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  • Sylvia Ho

Combined Property Tax & Mortgage Payments: Convenient or Costly?

Updated: Jan 4




If you’re a Canadian homeowner paying your property taxes and mortgage in one single payment, you might be paying more than you should.


There’s some advantages to paying only one bill- but it’s crucial that you evaluate your situation carefully and make a sound financial decision. Unbundling your property tax and mortgage payment co

uld mean opportunities for your money to earn higher interest rates, and who doesn’t want that?


In this blog, we’ll explain the pros and cons of combining your property tax and mortgage payment, so you can make the best money-making decision for you.


Why lenders may request combining property taxes & mortgage payments


By law, property taxes must get paid before a mortgage.


So, if you are behind on your property taxes, the government can go after the lender for the tax amount owed, and that would leave you behind on your mortgage payments.


If this happens, mortgage lenders are at risk of not getting their investment back. That’s why some lenders include a part in the mortgage agreement that indicates mortgage payments and property taxes must be paid together, to them. Then they pay your portion of property taxes to the municipality.


It’s important to note this isn’t a default, and everyone’s financial picture is different. Lenders evaluate situations on a case by case basis.


When you work with Sylvia Ho Mortgages, we advocate on your behalf and give you all the options we possibly can.


Pros & Cons of Combined Payments


Pros:


  • Easy - Your lender takes care of the payments, so it’s off your mind with no chance of late fees.


  • One Less Bill - You won’t have to remember to pay your property taxes.


  • Simpler Budgeting - Since the amount is estimated in advance and combined with your mortgage payment, you don’t need to set aside a separate amount.


Cons:


  • Risk of OVERPAYING - If your lender overestimates the property tax amount for the year, you risk overpaying and leaving money on the table.


  • Risk of UNDERPAYING - If your lender underestimates the property tax amount for the year, you will be in a deficit with your lender and have to pay interest on the difference.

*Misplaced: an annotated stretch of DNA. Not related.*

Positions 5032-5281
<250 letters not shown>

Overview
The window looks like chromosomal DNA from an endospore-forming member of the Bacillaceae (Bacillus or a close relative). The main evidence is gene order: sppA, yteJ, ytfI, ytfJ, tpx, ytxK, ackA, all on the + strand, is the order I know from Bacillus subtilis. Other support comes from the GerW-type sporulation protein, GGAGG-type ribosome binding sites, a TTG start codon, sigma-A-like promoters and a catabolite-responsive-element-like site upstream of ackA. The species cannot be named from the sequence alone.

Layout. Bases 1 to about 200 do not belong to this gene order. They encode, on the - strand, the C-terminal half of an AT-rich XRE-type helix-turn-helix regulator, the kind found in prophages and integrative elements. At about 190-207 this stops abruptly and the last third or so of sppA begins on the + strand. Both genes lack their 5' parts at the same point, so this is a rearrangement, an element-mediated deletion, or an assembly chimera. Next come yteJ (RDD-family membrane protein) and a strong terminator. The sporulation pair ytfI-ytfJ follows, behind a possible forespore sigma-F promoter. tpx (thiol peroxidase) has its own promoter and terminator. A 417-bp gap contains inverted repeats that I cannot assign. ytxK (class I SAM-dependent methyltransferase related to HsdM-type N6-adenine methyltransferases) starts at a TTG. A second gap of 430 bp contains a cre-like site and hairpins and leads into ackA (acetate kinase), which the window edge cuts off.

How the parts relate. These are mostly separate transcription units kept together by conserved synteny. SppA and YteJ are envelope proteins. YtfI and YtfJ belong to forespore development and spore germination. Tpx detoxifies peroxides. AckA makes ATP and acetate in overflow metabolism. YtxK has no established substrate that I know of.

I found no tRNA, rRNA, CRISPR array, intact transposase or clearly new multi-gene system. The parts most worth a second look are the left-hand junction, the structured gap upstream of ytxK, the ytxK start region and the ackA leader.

• Less Control - You’re at the mercy of the lender’s estimates. They may calculate too much or too little, which affects your cash flow.


  • Lost Opportunity for Earning Interest - THIS is important! Why should your hard-earned money sit in escrow with your lender, when it could be earning you interest all year?

Your Action Plan


If you’re in the market for purchasing your first home or securing your first mortgage:


Talk to Sylvia about property tax payments and see what options are available to you.

We strongly recommend that you pay your property taxes on your own and not through your lender. It’s simple - more money in your pocket means more options. When you work with Sylvia, she’ll advocate for you as a client and always take the stance that property taxes should be paid by her client, and not by the lender.

If you have a mortgage and are paying property taxes with the lender, take these 4 easy steps:

  1. Contact your lender and confirm whether you are in a positive or negative status with your tax payments.

  2. If positive: ----- Ask the lender to return the surplus money to you, and let them know you’ll be paying taxes on your own going forward.

  3. If negative: ---- Pay the money owed and let the lender know you are paying on your own for future payments.

  4. Seek out your city’s property taxes pre-authorized debit payment program. We’ve included several municipality links below, but it can also be found with an easy Google search, for example: “Mississauga property taxes pay on your own”.

It’s as easy as choosing a payment plan, completing a form and providing a void cheque.

Search for 'Pre-Authorized Tax Payment Programs' on your municipality’s website: City of Toronto Markham Vaughan Mississauga Pickering Ajax Oakville Burlington

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